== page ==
Oversimplifying the complex: How the Grimoire Tradition Misuses Occam’s Razor

Introduction

We are pleased to present this guest post by Phillip Harris-Smith on the topic of the grimoire tradition. We know this may spark some debate within the magical community, and we welcome civil discussion in the comments section. We are grateful to Phillip for his insightful contribution and for furthering an important dialogue.

Due to some passionate responses, I add the following, prior to reading:

The views expressed in this guest post belong solely to the author and do not necessarily represent the views of Perseus Arcane Academy. Our platform aims to encourage thoughtful discussion by providing a space for people to respectfully share diverse perspectives and opinions. We believe exposure to different viewpoints allows for open-minded examination and debate of important issues, though our writers’ opinions are their own. We hope this piece will contribute meaningfully to the ongoing conversation

Now, without further ado, here is his post:

Grimoire Tradition and Occam’s Razor

A brief check of google for the well-known Occam’s razor gives us a general outline, to quote from
the search: “A scientific and philosophical rule that entities should not be multiplied unnecessarily.”

Here is a contemporary description provided by the New Scientist magazine: “If you have two competing ideas to explain the same phenomena, you should prefer the simpler one.” See here.

Sometimes folks oversimplify Friar William of Ockham’s razor. There is a false belief that the simplest answer is usually correct. This is a mistake, all that Friar William of Ockham (1287-1347) proposed was that it is not necessary to add to a theory if a simpler explanation was already available.

However, the problem that can arise is that of reductionism where Occam’s razor is mistakenly used to cut away complexities to make a theory appear correct. An over simplified theorem imposed, ‘Shoehorned’ onto a more complex problem. Arbitrary reductionism produces false understanding. Resources are expended to conform with, compensate for and fill in the gaps of the inadequate theory.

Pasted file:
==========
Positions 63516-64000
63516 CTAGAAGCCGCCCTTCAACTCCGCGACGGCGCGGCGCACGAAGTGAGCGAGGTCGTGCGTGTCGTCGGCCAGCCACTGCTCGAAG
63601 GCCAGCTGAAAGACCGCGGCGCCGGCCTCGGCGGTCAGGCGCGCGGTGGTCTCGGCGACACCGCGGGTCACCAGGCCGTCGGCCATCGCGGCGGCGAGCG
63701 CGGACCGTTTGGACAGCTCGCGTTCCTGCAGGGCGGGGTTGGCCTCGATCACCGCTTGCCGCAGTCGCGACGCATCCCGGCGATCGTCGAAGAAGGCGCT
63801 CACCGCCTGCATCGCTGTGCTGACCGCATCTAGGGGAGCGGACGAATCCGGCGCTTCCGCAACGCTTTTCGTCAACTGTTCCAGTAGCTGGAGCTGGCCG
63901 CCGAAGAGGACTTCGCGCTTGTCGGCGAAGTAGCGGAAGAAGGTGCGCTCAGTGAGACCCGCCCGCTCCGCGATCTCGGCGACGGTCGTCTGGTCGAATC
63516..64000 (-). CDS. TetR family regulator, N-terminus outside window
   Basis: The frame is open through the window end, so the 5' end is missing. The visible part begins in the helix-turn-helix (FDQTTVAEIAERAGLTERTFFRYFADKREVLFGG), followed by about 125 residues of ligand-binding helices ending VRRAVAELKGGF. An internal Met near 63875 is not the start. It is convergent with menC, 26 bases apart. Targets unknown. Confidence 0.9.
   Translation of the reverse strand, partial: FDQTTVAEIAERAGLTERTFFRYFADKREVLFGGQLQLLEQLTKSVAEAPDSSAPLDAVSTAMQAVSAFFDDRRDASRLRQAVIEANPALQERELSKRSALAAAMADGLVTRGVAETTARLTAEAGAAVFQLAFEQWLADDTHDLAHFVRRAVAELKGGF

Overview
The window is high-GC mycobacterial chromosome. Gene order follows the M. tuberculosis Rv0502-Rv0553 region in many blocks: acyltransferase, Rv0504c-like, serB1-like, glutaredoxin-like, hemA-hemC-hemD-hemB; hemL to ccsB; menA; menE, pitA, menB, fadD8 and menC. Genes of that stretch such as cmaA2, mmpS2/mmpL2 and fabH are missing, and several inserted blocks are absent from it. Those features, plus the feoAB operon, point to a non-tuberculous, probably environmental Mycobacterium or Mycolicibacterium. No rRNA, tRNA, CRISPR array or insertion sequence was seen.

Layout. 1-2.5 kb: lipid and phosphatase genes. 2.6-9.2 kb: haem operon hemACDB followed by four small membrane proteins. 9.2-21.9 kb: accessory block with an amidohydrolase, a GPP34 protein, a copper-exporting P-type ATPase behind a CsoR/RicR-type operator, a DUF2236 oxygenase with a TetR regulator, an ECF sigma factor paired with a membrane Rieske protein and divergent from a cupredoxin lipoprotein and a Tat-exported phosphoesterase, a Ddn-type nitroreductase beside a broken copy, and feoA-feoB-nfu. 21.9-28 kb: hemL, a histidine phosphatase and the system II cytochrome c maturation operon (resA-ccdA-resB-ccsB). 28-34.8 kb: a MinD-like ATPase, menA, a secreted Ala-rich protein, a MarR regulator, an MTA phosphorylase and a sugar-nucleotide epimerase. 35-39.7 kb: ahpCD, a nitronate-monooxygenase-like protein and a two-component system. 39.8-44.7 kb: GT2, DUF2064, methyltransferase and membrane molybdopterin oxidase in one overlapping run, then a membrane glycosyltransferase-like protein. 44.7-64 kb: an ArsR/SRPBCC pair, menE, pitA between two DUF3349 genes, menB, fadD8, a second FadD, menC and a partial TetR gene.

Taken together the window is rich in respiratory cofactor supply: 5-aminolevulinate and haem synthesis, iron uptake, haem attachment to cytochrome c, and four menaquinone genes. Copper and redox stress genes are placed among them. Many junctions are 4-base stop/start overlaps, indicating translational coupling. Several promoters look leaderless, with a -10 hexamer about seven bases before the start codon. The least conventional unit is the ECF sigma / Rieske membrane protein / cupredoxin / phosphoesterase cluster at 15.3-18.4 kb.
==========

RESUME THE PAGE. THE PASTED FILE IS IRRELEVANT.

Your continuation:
With a small number of exceptions this kind of inappropriate use of Occam’s razor with its associated crass reductionism characterizes the general historical corpus of grimoire magic manuscripts. This also holds true for the current grimoire magic paradigm in western occultism and its contemporary occulture.

The question arises in what possible way are the majority of varied and complex grimoires fundamentally reductionist. Also, it has been shown that later grimoires like for example Lemegeton contain elements drawn from earlier works such as the Heptameron. So, is this reductionism replicated throughout the historical development of the grimoires? It is clear that the majority of grimoires do have a reductionist flaw which in the modern day is accompanied with incorrect usage of Occam’s razor.

To understand the fundamental flaw within grimoires it useful to identify commonalities between different grimoires. Firstly, the majority of grimoires require ritual equipment be made from specific materials e.g. virgin parchment, wood from a yew tree etc. These various items of ritual paraphernalia often must be constructed in accordance with astrological conjunctions and/or planetary hours. Specific conjurations are provided and only those texts from a particular grimoire are deemed to be effective with the ritual paraphernalia specified by that same grimoire. Another common feature among grimoires is that they provide instructions for fasting, even physical mortification along with prayers and various other ascetic practices, the objective being ritual purification.